Examinations of Non-Federal Hospital Information Systems
IMTEC-87-21, Jun 30, 1987
GAO studied integrated hospital information systems in non-federal hospitals to aid in the evaluation of the Department of Defense's and the Veterans Administration's efforts to develop and install analogous systems.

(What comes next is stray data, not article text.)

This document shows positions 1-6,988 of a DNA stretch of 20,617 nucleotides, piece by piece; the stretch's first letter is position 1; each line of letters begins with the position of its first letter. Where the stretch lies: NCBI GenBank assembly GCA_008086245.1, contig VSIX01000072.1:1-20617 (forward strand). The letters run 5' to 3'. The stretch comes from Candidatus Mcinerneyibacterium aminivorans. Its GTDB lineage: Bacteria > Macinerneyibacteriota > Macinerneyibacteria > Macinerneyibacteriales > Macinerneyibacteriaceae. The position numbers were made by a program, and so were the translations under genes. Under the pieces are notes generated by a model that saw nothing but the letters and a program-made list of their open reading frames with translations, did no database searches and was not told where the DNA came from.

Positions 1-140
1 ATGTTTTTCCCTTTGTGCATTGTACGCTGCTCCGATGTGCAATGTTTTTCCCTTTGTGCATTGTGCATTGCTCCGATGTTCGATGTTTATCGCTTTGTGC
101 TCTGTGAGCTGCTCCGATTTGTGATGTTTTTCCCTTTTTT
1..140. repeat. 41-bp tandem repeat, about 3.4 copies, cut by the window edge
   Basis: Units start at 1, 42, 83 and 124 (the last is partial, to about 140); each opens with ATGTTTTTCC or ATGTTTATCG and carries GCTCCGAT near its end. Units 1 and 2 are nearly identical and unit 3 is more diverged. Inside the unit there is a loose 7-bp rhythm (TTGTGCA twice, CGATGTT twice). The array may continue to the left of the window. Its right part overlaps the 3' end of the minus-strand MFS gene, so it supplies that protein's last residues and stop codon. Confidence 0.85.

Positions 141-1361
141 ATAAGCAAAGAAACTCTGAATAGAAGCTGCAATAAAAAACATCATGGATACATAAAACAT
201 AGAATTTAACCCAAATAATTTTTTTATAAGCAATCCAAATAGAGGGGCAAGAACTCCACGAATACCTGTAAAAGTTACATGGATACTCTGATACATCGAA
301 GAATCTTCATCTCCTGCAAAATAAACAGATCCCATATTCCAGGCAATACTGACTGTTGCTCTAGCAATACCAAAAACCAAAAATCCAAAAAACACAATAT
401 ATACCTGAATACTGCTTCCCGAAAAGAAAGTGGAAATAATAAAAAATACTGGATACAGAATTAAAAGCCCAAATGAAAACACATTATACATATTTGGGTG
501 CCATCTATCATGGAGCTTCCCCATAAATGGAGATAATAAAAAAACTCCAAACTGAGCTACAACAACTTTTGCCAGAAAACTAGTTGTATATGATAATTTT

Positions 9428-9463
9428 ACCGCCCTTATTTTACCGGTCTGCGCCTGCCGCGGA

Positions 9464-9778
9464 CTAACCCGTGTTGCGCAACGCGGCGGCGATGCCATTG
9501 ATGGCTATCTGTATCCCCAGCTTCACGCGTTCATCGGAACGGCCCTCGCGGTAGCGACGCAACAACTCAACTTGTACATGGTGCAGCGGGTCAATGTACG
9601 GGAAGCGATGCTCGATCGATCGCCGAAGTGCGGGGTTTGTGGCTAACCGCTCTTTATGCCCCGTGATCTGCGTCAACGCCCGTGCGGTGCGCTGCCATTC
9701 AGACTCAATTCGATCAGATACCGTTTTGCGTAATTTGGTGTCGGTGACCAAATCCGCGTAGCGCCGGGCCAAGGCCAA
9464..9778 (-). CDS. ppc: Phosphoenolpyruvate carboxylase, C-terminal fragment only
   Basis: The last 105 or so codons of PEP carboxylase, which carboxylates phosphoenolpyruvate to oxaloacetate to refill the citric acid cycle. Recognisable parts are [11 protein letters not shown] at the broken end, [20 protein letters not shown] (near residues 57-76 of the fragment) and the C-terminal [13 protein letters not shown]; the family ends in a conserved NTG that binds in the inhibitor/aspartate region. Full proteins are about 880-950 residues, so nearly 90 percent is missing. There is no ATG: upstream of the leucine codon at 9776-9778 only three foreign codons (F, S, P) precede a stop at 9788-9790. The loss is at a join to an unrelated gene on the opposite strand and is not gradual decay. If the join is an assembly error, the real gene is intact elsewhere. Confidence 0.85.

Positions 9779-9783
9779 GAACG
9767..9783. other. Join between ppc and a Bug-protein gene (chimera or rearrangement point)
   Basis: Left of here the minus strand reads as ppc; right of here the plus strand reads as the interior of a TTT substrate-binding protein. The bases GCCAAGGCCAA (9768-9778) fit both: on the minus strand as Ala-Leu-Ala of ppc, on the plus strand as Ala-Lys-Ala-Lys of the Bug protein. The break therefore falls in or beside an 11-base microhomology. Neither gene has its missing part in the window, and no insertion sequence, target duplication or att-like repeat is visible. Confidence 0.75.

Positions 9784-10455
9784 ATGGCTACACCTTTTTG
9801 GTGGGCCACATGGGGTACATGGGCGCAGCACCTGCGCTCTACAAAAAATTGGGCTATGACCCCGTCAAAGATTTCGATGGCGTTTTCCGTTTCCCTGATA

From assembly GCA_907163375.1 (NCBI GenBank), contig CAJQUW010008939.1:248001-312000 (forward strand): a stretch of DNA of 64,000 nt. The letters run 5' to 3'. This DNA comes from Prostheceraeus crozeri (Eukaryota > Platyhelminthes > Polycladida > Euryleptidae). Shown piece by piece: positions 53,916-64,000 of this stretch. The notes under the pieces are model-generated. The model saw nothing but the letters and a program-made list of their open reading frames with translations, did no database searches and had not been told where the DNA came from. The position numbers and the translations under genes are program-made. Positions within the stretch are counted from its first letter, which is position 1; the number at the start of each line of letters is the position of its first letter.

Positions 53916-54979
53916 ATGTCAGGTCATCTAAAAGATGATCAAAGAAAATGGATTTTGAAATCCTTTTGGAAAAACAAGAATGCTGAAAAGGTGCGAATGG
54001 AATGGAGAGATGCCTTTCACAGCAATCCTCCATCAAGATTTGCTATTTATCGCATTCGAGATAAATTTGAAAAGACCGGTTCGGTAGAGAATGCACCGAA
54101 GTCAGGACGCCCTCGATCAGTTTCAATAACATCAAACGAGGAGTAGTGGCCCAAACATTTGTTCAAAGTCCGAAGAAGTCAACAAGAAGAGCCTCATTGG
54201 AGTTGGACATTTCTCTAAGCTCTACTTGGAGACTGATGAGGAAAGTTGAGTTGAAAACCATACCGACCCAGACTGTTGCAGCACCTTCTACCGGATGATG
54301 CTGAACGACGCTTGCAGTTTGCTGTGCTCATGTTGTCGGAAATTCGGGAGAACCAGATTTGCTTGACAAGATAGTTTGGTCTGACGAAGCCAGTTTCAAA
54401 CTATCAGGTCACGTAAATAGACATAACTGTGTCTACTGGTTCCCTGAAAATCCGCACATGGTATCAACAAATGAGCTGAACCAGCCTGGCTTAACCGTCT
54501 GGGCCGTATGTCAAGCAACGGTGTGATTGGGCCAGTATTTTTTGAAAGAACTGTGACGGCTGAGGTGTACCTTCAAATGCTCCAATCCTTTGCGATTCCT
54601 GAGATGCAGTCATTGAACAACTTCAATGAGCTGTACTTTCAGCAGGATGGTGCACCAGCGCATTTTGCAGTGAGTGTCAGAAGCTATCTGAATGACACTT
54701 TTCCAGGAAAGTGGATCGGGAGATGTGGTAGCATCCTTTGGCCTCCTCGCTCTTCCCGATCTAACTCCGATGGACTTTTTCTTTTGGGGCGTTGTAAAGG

GAO found that: (1) 200 or more beds is the optimal size for hospitals to derive significant benefits from an integrated hospital information system; (2) hospitals generally invest only 1 to 1.5 percent of gross revenues on automation; (3) there is an historic lack of price competition or other strong incentives to reduce or contain costs in the hospital industry; (4) there is high turnover among vendors in the hospital information system industry; (5) few studies have measured the costs and benefits of implementing integrated hospital information systems; (6) savings from such systems are currently limited to reducing the clerical work of medical professionals; and (7) medical personnel have resisted the introduction of management information technology. GAO also found that: (1) implementing an integrated hospital information system is difficult and time-consuming; (2) defining user requirements is an important step in acquiring and developing a system; and (3) support of a wide range of hospital activities and ready access to data without repetitive data entry were considered by current users to be the most important factors in selecting a system.